I make this point to counter what I see as the creep of an unchecked evangelism around the advent of 3-D printing, a technology that offers no resistance. In The Craftsman, Richard Sennett writes of the intimate connection between problem-solving and problem-finding, how a designer is willing to risk losing control: “Machines break down when they lose control, whereas people make discoveries, stumble on happy accidents.”

Chris Anderson, author of Makers: the New Industrial Revolution, writes of the liberation that 3-D printers bring: how they turn us all into designers and how complexity now comes at no cost. It may come without economic cost at a small scale but in architecture, if we are not careful, this is at the expense of integrity. Complexity for its own sake is the path to baroque mannerism and lazy thinking. The second you press that button to transmit your computer file to the machine that builds up your design, layer by microscopic layer of resin, you relinquish all control. There is none of the positive resistance that comes from the relationship between the hand and the intellect. The design process stops right there. Your design is printed as imperfectly as it has been conceived but the conceit is the appearance of achievable perfection.        

Resistance is the fuel in the process of design because it forces us to think more deeply and keeps alive the risk of failure. Cities fail and are never perfect because they are the aggregate of imperfect humans. But the most vibrant cities, such as London, are those that harness the benefits of resistance, accept failures and learn from them.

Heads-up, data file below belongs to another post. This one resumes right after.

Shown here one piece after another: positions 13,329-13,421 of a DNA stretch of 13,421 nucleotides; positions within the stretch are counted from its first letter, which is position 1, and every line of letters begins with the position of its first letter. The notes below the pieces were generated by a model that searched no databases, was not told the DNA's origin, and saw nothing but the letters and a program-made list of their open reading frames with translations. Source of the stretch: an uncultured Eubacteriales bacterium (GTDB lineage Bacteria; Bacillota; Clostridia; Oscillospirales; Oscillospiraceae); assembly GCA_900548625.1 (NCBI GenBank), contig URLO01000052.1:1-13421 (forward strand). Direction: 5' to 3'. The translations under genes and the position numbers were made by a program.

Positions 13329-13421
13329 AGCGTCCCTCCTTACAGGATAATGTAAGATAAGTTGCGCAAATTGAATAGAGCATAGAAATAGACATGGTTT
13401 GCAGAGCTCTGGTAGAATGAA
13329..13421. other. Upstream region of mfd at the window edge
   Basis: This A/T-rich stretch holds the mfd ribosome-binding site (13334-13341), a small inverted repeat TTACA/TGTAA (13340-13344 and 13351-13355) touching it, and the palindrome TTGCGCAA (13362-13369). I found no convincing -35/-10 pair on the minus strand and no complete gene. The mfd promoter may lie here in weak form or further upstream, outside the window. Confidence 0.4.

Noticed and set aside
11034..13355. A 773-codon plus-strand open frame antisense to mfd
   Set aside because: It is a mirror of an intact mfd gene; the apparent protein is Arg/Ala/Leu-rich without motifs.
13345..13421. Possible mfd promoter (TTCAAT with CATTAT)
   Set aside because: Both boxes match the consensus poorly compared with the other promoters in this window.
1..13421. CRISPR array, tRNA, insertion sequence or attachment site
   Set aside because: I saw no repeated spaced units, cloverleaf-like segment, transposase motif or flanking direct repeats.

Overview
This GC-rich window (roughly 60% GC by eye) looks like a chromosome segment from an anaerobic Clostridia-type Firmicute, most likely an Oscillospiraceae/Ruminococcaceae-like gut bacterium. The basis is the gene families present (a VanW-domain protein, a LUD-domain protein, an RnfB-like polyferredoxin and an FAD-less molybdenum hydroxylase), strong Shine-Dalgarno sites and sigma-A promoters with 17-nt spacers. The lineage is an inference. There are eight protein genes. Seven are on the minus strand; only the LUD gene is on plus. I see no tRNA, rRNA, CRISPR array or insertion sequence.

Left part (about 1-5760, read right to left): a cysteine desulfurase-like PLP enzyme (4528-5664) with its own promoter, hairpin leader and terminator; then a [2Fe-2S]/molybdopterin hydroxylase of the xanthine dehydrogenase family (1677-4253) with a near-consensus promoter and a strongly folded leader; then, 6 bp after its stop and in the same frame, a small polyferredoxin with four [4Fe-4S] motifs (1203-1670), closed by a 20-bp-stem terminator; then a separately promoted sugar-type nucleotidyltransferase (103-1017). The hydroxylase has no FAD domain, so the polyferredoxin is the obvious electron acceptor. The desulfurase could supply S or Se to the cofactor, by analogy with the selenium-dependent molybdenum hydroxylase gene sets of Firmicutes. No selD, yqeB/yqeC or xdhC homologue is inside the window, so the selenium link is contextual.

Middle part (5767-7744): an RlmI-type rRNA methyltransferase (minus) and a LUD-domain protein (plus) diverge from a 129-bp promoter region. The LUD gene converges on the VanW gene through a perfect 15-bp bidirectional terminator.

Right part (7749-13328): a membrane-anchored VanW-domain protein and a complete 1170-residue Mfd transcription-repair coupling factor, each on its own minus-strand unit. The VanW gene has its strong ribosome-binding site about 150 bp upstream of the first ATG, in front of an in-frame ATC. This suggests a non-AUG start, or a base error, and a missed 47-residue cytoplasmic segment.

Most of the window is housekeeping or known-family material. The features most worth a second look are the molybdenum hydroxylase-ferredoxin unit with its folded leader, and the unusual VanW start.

Amande Levete is the principal of the architectural studio AL_A

The Guggenheim museum in New York. Photograph: Getty Images.

This article first appeared in the 13 May 2013 issue of the New Statesman, Eton Mess

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So much for "the table never lies" – data unravels football's biggest lie of all

London side Brentford FC are using data to rethink the usual football club model.

It’s a miserable day for practice, the rain spitting down on the manicured training pitches of Brentford Football Club. Inside a tiny office marked Director of Football, Rasmus Ankersen is waiting for his phone to ring. The winter transfer window closes in 11 hours and there are deals to finalise.

Ankersen, a 33-year-old Dane with a trim beard and hair pulled into a small ponytail, seems relaxed. Perhaps he knows that the £12m transfer of the striker Scott Hogan to Aston Villa is as good as done. Or maybe his comfort comes from Brentford’s performance this season. The small west London club sits safely in the top half of the second tier of English football – at least according to management’s own version of the league table, which is based on “deserved” rather than actual results. Officially, on 31 January, when we meet, the team is 15th of 24.

“There’s a concept in football that the table never lies,” says Ankersen, whose own playing career was ended by a knee injury in his teens. “Well, that’s the biggest lie in football. Your league position is not the best metric to evaluate success.”

Brentford are an outlier in English football. Since the professional gambler Matthew Benham bought a majority share in 2012, they have relied on the scientific application of statistics – the “moneyball” technique pioneered in baseball – when assessing performance.